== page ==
First Newspage to be Launched By and For Children in Iran
The first edition of a children’s newspaper, written by and for children, will hit the news stands in the next few weeks after a group of youngsters from Tehran attended a journalism workshop – supported by UNICEF- in the offices of a local weekly newspaper.
Fourteen aspiring reporters between the ages of 12 and 15 worked with adult journalists from Hamshahri Mahaleh to produce “Tickling’ – a one page insert that is set to contain photos, interviews and news stories about life in the capital from a child’s perspective.
“The best thing about the classes was that it had such happy atmosphere.” 13-year-old Nayereh Mohammadi, who participated in the classes said:”I learnt that if my editor returned my article or didn’t publish it for any reason, I shouldn’t get upset or even disappointed.”
The children also learnt about the Convention on the Rights of the Child (CRC) and how young people can use the CRC as a source for story ideas and how to exercise their own right to freedom of expression.
The workshop was facilitated by two journalists from the UK who trained the children in reporting, interviewing, researching and editing.
Maisha Frost and Arjumand Wajid both work for MediaWise, an organization that employs working journalists to conduct training all over the world on subjects such as ethics, children’s rights and journalists’ codes of conduct. Both have extensive experience in youth media, having worked on similar projects all over the world.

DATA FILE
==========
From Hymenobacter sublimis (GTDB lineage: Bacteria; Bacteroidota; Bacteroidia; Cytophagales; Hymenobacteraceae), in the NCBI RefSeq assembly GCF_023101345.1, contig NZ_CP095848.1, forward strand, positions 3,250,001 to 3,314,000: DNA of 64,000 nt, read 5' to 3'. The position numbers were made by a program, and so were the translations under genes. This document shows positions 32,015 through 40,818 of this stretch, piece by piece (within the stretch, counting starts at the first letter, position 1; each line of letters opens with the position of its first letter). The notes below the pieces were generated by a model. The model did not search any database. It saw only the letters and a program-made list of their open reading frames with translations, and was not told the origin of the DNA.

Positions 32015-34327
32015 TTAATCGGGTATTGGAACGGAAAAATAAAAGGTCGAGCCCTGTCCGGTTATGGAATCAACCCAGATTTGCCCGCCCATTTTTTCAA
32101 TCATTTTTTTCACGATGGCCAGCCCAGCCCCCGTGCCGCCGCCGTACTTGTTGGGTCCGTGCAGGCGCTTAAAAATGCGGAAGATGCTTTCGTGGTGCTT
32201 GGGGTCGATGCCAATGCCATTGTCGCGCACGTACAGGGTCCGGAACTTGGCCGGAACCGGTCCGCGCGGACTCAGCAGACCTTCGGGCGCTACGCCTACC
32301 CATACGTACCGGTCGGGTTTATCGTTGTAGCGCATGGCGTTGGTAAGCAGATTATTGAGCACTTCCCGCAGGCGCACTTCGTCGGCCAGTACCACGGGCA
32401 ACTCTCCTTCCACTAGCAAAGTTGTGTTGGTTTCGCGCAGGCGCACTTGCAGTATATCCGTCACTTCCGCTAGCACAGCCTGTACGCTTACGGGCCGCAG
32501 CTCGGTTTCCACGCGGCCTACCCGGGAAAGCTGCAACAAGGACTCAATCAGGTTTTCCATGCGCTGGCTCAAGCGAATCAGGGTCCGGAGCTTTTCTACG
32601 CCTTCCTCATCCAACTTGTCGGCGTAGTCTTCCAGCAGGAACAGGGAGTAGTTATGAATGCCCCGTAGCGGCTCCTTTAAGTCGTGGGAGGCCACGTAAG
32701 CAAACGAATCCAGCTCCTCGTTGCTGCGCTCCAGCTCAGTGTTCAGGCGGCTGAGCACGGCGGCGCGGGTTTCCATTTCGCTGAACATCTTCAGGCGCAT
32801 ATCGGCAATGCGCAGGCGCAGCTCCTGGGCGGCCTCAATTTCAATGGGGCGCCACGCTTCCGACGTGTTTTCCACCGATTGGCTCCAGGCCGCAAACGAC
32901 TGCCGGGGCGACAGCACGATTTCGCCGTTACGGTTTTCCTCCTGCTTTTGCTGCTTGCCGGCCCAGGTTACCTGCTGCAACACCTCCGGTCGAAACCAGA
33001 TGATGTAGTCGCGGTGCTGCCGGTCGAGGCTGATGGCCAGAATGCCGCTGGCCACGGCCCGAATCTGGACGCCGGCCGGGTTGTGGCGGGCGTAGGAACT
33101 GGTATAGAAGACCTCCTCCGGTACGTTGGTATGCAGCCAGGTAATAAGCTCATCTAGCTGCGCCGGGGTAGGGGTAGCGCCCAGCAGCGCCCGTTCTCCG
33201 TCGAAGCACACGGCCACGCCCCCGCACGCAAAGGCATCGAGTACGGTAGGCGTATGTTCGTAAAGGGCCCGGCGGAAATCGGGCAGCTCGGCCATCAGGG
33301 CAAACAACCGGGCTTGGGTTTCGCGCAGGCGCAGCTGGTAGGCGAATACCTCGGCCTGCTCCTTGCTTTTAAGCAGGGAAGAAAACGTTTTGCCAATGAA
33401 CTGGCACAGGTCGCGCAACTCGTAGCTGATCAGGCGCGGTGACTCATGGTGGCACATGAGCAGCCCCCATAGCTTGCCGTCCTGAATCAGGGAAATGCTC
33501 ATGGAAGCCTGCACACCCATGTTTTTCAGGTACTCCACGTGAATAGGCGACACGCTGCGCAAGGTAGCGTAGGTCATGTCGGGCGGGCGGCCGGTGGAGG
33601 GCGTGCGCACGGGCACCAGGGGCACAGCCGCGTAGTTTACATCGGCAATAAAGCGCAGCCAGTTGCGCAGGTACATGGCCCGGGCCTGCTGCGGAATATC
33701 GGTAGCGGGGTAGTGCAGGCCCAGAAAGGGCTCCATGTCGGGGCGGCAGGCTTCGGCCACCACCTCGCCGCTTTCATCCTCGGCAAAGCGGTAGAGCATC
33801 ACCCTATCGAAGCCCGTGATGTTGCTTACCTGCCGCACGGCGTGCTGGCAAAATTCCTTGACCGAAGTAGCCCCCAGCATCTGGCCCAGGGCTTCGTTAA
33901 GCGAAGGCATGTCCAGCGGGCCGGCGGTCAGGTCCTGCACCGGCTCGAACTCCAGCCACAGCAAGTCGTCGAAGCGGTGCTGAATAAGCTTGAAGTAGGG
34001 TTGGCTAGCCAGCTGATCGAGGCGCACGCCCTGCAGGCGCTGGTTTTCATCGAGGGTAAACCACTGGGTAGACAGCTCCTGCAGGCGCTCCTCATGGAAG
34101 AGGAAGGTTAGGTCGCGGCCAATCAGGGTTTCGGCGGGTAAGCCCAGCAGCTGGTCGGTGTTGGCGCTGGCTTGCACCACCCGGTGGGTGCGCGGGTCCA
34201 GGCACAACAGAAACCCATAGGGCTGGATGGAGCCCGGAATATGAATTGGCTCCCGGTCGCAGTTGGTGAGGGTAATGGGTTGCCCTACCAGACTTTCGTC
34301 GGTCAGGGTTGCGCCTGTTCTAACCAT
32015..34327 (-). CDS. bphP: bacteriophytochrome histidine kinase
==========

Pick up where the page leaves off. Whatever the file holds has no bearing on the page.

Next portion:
“This is a very exciting and imaginative project to work on and we feel hugely privileged to be part of it,” said Arjumand Wajid from Mediawise. “We very much hope that Hamshahri Mahaleh has set an example that others will follow. Iran is a very young nation and the media’s role is extremely important and valuable in strengthening democracy. Including children’s voices in the media is crucial in shaping the country’s future.”
The children spent a day following a local journalist on the beat. They watched and learned about how to put together a story. They then had to write up their own article from the view of a teenager.
Staff at Hamshahri Mahaleh learned about the relevant articles in the CRC regarding the media and children’s rights, how to mentor and give guidance and how to get the most out of young people.
“Allowing children, through a well established and hugely popular local newspaper, to seek out and report on the issues affecting their lives provides a unique opportunity for young people in Tehran,” said Miranda Eeles, UNICEF’s Communication Officer in Iran. “It also instills in them a sense of responsibility and promotes participation in the society around them.”
Hamshahri Mahaleh weekly has a circulation of around 300,000 and is one of Tehran’s most popular newspapers. Each district of Tehran has a different version - in this way the paper reflects the issues relevant to that area of the capital.
The 14 children who took part in the workshop were selected by Hamshahri Mahaleh after they advertised for volunteers for the project. They come from different districts of Tehran and some of them have already had their work published in children’s publications and Hamshahri Mahaleh.